Dierk Brandenburg, Head of Credit and ESG Research, Scope Ratings, says carbon pricing can help cut through climate-reporting complexity.
With net zero well beyond reach of current policies and technologies, investors are increasingly scrutinising the impact of their ESG strategies on the real economy and their contribution to decarbonisation or diversity.
As such, improved disclosure by companies is vital to help market participants assess ESG impact.
The problem is that expanded accounting and regulatory frameworks to simultaneously serve multiple stakeholders turn out to be lengthy, costly, and insufficiently orchestrated.
It is widely accepted that ESG assessments require better disclosure of non-financial information related to environmental and social factors. While this point is hardly controversial, better pricing of external effects such as carbon emissions may offer an alternative way of directly measuring impact in the financial accounts of a firm.
Strikingly, the widely acknowledged disclosure gap is neither due to lack of effort nor rhetoric. Numerous disclosure frameworks at global, regional, and national levels have been available for many years, and most listed companies maintain that they adhere to at least one of them.
Our non-exhaustive list identifies at least 10 frequently cited standards that cover various aspects of ESG-related financial and non-financial information. Yet, confusion reigns because disclosures are mainly qualitative and at times trivial, while quantitative disclosure remains voluntary and difficult to compare.
A complementary – if not more effective – approach is to ensure that negative externalities are directly reflected in financial statements through, in the case of greenhouse gas emissions, better and more transparent carbon pricing.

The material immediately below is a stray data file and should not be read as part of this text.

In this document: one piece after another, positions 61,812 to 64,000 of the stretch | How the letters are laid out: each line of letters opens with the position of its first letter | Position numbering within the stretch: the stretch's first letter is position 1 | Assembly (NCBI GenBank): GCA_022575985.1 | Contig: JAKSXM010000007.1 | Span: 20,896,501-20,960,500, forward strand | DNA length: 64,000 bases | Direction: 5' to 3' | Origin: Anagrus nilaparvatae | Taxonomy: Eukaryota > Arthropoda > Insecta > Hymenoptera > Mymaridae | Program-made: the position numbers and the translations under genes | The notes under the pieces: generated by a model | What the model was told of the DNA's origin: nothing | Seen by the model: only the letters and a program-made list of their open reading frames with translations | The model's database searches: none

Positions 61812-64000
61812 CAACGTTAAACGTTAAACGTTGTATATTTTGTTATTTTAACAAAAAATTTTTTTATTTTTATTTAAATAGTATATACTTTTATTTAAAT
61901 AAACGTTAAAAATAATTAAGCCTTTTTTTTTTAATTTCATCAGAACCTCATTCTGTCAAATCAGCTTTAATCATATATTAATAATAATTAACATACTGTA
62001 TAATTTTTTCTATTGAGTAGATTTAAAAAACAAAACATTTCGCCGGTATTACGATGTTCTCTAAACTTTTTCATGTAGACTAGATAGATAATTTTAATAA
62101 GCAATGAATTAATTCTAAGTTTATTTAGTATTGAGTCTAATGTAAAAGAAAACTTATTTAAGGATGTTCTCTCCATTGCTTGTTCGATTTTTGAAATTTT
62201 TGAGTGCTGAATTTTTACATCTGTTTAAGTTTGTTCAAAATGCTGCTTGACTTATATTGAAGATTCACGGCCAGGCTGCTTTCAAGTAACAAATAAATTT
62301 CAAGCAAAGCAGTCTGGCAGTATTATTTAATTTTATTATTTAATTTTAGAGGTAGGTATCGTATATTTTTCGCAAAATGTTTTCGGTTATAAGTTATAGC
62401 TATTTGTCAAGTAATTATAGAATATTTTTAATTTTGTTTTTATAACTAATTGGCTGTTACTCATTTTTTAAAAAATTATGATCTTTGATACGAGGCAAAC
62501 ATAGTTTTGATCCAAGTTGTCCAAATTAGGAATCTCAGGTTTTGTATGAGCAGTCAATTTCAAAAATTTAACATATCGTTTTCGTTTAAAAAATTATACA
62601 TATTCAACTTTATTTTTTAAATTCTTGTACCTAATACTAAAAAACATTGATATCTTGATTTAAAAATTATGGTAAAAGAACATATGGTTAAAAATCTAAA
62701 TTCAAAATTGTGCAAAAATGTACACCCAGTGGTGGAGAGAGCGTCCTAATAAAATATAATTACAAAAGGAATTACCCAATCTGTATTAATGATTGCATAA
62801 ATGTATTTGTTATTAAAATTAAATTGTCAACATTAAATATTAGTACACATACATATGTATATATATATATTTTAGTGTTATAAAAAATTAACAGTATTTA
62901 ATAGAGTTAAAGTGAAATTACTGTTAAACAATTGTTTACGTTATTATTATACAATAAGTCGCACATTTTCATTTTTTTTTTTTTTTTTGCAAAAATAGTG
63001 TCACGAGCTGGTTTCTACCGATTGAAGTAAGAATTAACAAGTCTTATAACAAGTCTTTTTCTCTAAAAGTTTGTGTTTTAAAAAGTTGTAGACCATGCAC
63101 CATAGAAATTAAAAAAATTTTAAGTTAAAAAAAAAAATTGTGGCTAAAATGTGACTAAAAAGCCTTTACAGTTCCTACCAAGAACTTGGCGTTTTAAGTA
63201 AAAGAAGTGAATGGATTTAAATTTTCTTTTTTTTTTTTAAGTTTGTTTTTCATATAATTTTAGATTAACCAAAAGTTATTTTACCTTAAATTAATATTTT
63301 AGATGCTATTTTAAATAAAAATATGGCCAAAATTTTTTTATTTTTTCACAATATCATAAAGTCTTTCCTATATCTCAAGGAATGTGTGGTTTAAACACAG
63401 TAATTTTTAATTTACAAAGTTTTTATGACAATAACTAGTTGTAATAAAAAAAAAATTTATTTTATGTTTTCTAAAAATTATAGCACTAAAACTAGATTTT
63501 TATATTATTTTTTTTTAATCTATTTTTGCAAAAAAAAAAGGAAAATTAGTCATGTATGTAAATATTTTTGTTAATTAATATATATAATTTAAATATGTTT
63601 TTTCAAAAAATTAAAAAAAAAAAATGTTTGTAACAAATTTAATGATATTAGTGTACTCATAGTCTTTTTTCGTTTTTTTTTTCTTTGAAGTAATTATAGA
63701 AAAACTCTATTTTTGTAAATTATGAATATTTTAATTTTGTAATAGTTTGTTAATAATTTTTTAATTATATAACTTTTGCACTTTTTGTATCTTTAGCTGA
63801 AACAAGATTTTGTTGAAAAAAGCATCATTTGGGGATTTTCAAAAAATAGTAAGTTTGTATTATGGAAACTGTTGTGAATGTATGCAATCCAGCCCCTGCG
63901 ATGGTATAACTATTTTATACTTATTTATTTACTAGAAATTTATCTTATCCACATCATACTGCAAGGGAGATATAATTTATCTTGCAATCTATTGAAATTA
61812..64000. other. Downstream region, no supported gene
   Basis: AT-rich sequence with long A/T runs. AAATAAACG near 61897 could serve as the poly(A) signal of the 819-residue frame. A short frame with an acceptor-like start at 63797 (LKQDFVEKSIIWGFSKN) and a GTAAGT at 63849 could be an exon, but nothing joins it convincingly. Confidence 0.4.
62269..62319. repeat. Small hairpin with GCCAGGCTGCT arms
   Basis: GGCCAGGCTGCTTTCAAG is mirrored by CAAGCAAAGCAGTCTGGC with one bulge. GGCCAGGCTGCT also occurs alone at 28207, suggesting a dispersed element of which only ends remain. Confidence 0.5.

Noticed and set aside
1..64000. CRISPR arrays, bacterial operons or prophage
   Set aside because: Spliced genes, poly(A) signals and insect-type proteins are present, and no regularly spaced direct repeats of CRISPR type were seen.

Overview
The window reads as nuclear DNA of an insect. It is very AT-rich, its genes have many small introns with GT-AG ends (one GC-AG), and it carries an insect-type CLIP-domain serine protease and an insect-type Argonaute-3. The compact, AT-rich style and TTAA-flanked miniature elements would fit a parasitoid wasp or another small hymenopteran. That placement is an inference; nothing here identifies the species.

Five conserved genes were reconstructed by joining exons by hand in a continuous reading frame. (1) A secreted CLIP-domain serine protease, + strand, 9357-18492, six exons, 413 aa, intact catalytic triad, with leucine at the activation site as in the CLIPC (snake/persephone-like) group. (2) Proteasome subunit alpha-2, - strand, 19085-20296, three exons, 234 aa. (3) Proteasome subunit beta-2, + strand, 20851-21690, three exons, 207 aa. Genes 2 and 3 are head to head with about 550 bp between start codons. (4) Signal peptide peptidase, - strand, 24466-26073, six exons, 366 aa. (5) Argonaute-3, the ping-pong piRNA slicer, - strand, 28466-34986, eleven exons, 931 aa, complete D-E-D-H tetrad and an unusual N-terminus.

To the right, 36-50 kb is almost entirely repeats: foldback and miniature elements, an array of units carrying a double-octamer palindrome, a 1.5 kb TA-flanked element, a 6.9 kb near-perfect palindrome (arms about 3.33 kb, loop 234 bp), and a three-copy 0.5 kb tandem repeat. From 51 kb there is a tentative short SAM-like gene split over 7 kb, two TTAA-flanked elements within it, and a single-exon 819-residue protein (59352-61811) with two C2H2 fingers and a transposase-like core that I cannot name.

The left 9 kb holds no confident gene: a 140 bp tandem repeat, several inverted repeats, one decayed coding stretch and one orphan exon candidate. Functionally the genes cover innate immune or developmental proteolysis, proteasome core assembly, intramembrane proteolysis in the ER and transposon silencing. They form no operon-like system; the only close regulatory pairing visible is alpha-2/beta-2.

Direct pricing of many ESG impacts could yet prove the most effective way to evaluate the sustainability of complex companies and their value chains.
The planned expansion of the EU’s Emissions Trading System to transport and buildings will widen the reach of carbon pricing in the EU as will the Carbon Border Adjustment Mechanism which proposes a levy based on the carbon-content of selected imports to the EU.
Impact over risk
In the meantime, we see two main trends shaping the debate surrounding corporate sustainability during 2022: the regulatory and policy-making focus will remain on tackling climate-related issues; and ESG research will increasingly re-emphasise impact assessment over ESG-linked risks.
This is important from a credit perspective. Fixed-income investors typically neither take part in the financial upside involved with large-scale climate investments, nor are they in a position to bear the associated project and technology risks. However, bondholders require assurance that their funds refinance assets in line with ESG values.
ESG impact and ESG risk analysis are converging over the long term because one actor’s ESG impact drives another actor’s ESG risk and vice versa.
This applies especially for the systemic risks posed by global warming. Large corporates and regulators increasingly focus on indirect reporting of emissions accruing in the value chain (‘Scope 3’). Accounting for supplier footprints and emissions in final consumption aligns directly exposed industries (‘risk’) with their neighbouring sectors (‘impact’).
This ‘double materiality’ of ESG risk and ESG impact will shape the debate over disclosure and accounting materiality, but also influence discussion of how best to assess the ESG profile of an investment and its classification, for example, under a taxonomy such as the EU’s.
The big question for 2022 is therefore how quickly standard setters can agree on binding standards for non-financial disclosures, if at all. Progress in this area is vital, not at least because other flagship projects such as the implementation of the EU’s Sustainable Finance Disclosure Regulation and taxonomy depend on it.